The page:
One of the reasons this loss burns so much is that unlike the Red Sox’ loss in 2003, there’s no one to be angry at. The Giants simply played better and that’s ultimately what beat the Patriots. Tom Brady was knocked down way too much, the offensive line was overmatched and Eli Manning evaded that oh-so-close sack to keep that final dagger-plunging drive alive. As a whole, the Giants are actually (gulp) likable in a way in that they lack the overexposure their fellow NFC counterparts (Packers, Cowboys and even the Eagles to an extent) have experienced the past few years. There is nothing else to say: the Giants won and the Pats lost.

But I can’t accept it. I am probably reverting back into Red Sox mode, but there’s always someone to blame, right? There’s no explanation as to why the best offense in NFL history was held to 14 points. There’s no explanation why David Tyree made that insane catch. There’s no explanation why both Asante Samuel and Brandon Meriwether let game-ending interceptions float through their hands. We need answers, but I don’t think we’ll ever get them and that’s what the hardest part truly is.

I will never understand what seemingly turned the country against the Patriots. I don’t understand why this team that turned coming out of the locker room as a team back in 2001’s Super Bowl suddenly became hated. Is it because of the absurd overplaying of the Spygate angle? Perhaps the low-key Bill Belichick press conferences? Was it the wins? Is that it? I will never understand why a team that doesn’t blow through the salary cap, stays out of trouble and converts bad guys into good guys is suddenly unlikable. Similar to the San Antonio Spurs, perhaps we are now just too stupid as sports fans to understand and appreciate greatness.

As I laid wide-awake in bed last night, a lot of thoughts ran through my head. Here’s a few:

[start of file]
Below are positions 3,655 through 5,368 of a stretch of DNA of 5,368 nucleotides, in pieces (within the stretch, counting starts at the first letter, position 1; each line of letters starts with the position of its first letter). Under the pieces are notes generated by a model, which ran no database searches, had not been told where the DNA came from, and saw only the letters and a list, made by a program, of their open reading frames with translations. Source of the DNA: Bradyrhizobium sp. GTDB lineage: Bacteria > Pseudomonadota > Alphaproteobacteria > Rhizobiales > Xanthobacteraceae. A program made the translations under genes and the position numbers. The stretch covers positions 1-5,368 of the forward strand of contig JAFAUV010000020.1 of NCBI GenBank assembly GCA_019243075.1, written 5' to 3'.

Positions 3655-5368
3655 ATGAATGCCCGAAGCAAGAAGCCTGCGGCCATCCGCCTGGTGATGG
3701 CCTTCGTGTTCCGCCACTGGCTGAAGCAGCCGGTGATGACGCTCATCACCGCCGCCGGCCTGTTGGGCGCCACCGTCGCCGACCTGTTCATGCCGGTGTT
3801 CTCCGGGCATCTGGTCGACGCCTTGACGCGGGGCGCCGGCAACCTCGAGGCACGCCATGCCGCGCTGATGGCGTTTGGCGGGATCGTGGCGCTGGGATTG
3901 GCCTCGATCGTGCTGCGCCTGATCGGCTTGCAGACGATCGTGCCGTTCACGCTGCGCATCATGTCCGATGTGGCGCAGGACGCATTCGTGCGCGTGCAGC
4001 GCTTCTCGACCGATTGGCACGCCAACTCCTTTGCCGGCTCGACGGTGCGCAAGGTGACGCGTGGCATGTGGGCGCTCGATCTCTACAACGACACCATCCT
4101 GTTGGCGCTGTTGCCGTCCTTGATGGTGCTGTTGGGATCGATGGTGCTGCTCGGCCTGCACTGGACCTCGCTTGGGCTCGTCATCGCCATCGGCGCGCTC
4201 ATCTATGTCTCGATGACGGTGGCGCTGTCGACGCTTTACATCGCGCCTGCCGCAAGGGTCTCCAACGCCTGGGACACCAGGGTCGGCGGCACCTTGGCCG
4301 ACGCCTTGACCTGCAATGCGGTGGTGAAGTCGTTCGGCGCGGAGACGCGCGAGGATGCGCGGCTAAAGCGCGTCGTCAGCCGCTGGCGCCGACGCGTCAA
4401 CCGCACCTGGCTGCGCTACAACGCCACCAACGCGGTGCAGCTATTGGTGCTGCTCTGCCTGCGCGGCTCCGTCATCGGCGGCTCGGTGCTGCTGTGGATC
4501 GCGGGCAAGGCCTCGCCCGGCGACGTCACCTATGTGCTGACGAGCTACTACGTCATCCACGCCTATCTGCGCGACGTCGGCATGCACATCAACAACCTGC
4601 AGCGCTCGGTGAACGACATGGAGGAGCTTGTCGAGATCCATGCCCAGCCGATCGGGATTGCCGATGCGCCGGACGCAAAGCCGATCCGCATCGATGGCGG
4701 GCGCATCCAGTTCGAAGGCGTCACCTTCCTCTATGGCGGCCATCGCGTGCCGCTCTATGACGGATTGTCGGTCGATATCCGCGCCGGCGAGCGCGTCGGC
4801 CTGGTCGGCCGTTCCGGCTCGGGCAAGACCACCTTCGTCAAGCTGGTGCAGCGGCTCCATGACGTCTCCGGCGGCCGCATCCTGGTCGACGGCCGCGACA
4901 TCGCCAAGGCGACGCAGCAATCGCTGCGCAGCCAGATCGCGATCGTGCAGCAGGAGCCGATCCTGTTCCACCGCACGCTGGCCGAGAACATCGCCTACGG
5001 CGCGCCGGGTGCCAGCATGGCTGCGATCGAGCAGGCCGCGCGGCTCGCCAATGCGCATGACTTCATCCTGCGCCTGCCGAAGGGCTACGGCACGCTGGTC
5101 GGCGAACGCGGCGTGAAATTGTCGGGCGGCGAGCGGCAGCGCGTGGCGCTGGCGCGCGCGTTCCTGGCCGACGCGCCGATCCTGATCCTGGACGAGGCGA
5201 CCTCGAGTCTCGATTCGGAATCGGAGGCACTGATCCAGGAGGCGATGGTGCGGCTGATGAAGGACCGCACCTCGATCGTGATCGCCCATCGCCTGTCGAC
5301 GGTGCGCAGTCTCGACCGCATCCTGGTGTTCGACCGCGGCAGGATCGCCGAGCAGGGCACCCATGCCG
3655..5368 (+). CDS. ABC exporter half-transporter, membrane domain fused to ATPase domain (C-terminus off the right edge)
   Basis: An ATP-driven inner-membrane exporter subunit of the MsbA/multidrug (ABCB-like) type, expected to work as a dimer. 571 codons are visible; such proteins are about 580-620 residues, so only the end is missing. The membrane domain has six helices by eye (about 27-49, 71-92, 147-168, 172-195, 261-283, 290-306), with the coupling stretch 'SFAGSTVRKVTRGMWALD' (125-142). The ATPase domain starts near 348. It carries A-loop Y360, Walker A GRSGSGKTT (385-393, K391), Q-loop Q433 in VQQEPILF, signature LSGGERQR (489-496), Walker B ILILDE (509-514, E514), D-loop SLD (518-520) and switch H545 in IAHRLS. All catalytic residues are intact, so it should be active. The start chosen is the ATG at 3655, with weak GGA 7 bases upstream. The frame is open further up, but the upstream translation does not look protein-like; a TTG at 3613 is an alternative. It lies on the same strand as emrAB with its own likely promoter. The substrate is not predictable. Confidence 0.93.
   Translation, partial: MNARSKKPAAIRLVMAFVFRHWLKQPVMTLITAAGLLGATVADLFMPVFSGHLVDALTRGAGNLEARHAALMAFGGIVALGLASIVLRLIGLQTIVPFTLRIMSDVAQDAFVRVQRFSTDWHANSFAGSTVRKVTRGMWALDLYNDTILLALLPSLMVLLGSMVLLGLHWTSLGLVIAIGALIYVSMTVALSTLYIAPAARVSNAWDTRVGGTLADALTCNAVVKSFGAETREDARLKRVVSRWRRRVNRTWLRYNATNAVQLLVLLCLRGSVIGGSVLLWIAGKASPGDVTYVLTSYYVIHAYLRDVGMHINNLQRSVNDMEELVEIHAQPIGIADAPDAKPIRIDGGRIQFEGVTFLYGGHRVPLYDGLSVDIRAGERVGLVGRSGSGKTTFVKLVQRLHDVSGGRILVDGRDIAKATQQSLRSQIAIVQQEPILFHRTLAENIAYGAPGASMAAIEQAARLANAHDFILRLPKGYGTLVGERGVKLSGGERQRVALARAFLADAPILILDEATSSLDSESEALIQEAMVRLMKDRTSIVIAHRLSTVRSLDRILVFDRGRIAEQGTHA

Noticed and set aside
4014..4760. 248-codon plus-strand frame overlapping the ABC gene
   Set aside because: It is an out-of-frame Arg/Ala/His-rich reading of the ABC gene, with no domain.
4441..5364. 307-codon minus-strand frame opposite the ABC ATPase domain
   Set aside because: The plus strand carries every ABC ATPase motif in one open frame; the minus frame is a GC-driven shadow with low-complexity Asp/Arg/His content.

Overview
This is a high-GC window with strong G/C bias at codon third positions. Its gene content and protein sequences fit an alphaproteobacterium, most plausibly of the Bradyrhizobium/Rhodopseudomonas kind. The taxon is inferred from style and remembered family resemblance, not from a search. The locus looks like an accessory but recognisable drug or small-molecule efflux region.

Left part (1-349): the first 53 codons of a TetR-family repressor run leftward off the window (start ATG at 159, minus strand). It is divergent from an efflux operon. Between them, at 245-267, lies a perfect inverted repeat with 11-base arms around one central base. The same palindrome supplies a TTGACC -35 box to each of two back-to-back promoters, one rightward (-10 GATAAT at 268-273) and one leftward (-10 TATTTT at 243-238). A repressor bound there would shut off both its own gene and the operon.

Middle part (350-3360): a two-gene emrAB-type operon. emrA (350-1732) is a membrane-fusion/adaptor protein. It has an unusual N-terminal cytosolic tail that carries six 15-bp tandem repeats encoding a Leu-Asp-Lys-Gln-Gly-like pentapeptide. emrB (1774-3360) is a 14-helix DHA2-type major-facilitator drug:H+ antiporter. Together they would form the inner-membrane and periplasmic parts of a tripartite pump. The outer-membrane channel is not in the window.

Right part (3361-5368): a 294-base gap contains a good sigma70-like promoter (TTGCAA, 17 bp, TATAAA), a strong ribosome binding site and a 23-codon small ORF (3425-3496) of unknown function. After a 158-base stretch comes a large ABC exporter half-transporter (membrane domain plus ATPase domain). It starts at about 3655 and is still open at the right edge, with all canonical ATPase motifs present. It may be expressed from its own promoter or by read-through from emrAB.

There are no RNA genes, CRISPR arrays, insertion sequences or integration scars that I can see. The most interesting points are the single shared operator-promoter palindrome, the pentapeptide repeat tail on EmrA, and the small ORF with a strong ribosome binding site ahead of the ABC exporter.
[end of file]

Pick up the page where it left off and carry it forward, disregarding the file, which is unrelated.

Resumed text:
-I should probably change my sheets.

-I thought of how awesome this Patriots team was until last night and how unique a collection of talent they had. When we look back at this group years from now, I think the consistent question that will arise is ‘How did they not win?’ I feel terrible for guys like Randy Moss, Wes Welker, Junior Seau and Donte Stallworth. I feel even worse for those that were going to most likely retire after last night following a win (Tedy Bruschi, Rodney Harrison, Seau) that were robbed of their just due.

-While picking the Giants became a fashionable selection, how tough was it to really pick them? If they win, you look like a genius. If they lose, you have the excuse of them going against an undefeated team on the brink of destiny. In the court of public opinion, someone is always going to pick the underdog to win if there’s nothing on the line. What’s the worst that could happen to Merrill Hodge, Frank Caliendo or anyone else if they were wrong? No choice is ever 100% unanimous, so those certain people today that are touting their football acumen are just plain moronic.